On the second pitch of the 2013 season, Everth Cabrera laid down a sacrifice bunt. As I once lamented at the old blog, “if your #2 hitter lays down a sacrifice bunt in the first inning… then you probably need to find another #2 hitter.”
The culprit in that case was Luis Rodríguez, but the point remains. Why give away an out so early in the game in the hope of scoring a single run? The fact that the Padres didn’t score after Cabrera’s bunt and ended up losing, 11-2, makes it look ridiculous, but regardless of outcome, this is a poor tactic.
I’m not the only person who doesn’t like to see the second-place hitter bunt. No less an authority than Bill James called out the Padres skipper for such behavior:
I’ve got a lot of respect for Dick Williams, but I don’t understand bunting with your #2 hitter.
Granted, that was in the Alan Wiggins comment of the 1984 Baseball Abstract, but still. Oh wait, you thought I was going to complain about Bud Black? Funny thing about that. He hasn’t been as egregious in his deployment of this tactic as you might have guessed.
In examining the Padres’ history of bunting with the two hitter:
- I considered only successful sacrifices and not failed attempts.
- I did not differentiate by inning, so a ninth-inning sacrifice (which might make sense) is counted the same as a first-inning sacrifice (which never makes sense).
- To put every season on a level playing field, even those shortened by work stoppages, I counted by sacrifice hits per 100 plate appearances.
Here are the five highest (worst) totals in Padres history:
|1988||23||3.18||Jack McKeon/Larry Bowa|
The Padres led the National League in sacrifices by the no. 2 hitter in 1975, 1978, and 1988. They finished second to Atlanta in 1976 and to Houston in 1979.
You’ll notice that most of these fall in the years 1975-1979. It would be good to check league norms then vs now to see if there has been a shift in the way managers handle the second batter in their lineup. I didn’t do this in detail, but here’s a quick-and-dirty proxy:
Interestingly, the Padres led NL clubs in sacrifices by the no. 2 hitter in 1975 and were last in 2005. Different styles of play in different eras played a role, but so did the presence of McNamara, Craig, and light-hitting shortstop Enzo Hernández.
The 1975 season stands out like a sore thumb (that thumb wouldn’t be sore if you just stopped bunting), because of Hernández, who notched 157 plate appearances in the two-hole that year and laid down 19 sacrifice hits. That’s 12.10 per 100 PA, higher than, e.g., Greg Maddux’s career total of 9.93.
Hernández hit .192/.261/.216 while batting second in ’75, so having him bunt was excusable. As long as he was going to make an out, he might as well advance the runner. What wasn’t excusable–even with the limited options available–was having him bat second. Hernández was a terrible hitter.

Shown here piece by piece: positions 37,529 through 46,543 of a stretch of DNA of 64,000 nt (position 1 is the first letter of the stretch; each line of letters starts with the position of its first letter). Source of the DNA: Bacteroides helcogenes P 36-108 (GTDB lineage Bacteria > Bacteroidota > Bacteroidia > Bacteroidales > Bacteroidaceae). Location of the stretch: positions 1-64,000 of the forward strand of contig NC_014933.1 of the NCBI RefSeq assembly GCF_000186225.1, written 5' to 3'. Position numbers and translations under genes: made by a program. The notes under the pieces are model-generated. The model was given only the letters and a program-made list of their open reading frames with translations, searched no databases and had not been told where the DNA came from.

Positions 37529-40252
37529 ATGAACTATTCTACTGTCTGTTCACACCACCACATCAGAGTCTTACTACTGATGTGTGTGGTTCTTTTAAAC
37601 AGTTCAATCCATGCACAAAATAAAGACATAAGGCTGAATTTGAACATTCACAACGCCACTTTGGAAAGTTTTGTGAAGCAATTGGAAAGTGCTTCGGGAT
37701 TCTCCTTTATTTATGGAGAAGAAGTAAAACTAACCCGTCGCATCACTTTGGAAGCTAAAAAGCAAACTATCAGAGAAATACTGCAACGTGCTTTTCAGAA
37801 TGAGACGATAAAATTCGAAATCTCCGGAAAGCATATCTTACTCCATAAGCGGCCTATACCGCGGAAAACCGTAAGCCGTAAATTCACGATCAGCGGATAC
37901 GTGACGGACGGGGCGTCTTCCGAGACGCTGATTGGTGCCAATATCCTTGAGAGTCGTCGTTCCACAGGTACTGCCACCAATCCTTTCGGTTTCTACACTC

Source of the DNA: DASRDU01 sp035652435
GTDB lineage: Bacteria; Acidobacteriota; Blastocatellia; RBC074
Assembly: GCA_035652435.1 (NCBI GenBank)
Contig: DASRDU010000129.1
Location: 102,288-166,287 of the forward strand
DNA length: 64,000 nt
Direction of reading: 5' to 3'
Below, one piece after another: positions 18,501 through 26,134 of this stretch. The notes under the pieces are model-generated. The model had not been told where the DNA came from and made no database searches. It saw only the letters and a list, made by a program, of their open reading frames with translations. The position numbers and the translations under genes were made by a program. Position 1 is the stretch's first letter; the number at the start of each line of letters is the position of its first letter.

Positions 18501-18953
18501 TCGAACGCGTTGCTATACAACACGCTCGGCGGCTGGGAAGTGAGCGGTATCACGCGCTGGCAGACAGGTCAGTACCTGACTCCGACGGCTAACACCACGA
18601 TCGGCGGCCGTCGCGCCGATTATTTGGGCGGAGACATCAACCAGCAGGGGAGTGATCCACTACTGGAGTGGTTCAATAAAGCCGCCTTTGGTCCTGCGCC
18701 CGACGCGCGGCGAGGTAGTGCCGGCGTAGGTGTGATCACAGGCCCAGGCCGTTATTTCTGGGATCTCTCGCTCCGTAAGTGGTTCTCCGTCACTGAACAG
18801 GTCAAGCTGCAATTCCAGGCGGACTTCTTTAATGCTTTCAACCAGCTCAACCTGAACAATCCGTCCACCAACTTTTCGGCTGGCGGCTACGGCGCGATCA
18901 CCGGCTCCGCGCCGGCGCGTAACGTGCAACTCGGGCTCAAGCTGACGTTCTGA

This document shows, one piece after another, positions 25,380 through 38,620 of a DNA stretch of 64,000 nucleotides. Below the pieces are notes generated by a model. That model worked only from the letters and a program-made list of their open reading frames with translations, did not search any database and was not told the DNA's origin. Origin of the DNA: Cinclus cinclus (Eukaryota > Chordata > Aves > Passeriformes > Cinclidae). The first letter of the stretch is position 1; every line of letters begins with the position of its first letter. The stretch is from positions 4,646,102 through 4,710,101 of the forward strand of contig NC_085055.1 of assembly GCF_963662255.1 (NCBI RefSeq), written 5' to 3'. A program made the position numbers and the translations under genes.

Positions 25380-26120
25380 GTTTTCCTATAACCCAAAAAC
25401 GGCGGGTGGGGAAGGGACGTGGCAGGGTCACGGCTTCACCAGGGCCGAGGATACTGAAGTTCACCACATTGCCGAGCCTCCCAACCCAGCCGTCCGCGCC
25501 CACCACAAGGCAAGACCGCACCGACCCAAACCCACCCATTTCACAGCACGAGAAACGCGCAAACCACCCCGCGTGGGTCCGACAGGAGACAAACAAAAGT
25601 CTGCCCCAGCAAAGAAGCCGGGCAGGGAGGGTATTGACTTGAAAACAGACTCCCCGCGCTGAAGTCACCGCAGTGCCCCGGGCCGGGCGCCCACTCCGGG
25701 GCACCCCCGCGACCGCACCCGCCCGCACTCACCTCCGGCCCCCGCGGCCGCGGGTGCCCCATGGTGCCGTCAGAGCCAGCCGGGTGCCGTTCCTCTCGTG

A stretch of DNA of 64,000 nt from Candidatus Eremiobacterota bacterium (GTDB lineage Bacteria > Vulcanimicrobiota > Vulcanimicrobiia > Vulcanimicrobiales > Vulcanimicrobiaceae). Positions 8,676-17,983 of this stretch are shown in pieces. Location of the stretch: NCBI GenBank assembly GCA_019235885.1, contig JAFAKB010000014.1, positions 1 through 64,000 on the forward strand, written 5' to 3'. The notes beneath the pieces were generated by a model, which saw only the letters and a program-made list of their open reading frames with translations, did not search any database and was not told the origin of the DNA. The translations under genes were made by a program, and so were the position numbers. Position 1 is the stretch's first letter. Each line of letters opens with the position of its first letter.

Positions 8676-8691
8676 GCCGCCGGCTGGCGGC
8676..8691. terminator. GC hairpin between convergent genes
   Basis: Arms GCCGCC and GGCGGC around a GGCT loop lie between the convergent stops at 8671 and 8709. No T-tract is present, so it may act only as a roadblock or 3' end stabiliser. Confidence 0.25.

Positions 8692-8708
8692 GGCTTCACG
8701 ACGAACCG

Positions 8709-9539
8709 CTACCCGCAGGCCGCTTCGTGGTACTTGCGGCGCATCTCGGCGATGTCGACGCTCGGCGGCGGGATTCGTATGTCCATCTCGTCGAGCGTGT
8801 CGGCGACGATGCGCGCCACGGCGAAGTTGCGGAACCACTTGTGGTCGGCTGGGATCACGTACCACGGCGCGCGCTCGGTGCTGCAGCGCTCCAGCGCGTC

I don’t love that Black had Cabrera bunt in the first on Opening Day. And having Will Venable bunt in the same situation on Thursday with Cabrera (last season’s stolen base leader) at first and Mark Kotsay (worse hitter than Venable) on deck is even more puzzling.
But never mind all that for the moment and look at the numbers under Black’s tenure:
Hist: Rank (out of 44) in Padres history for SH/100 by no. 2 hitters in a single season.
NL: Rank (out of 16) among NL teams for SH/100 by no. 2 hitters that season.
This doesn’t absolve Black of all responsibility, but he’s less awful than I’d expected. He’s never been the worst (peaking at third in the NL in 2009), which may surprise some folks who feel daggers every time he calls for his no. 2 hitter to intentionally make an out. Also, the difference between Black and his predecessor, Bruce Bochy, is noticeable.
Bochy’s final season with the Padres, 2006, is the only season the team hasn’t gotten a single sacrifice out of the two-hole. Here’s a comparison between Black and Bochy during their time in San Diego, with Williams thrown in for good measure since James called him out on it. I’ve added slash lines as well so you can see how much less Black has had to work with in that spot:
Amusingly, since Black took over in San Diego, he hasn’t had his no. 2 hitter bunt as often as Bochy has in San Francisco. From 2007 to 2012, Black’s Padres were about league average in that regard:
I don’t need to remind you that Bochy has won two World Series with the Giants.
Meanwhile, be grateful that Black is no McNamara or Craig. And remember that even Williams had Tony Gwynn drop down three sacrifice bunts in the two-hole in 1984, when the Padres won their first NL championship. I’m thinking Black wouldn’t have had Gwynn do that.
So the moral of the story is: You can get away with a lot if your team is good enough. Now go to sleep.
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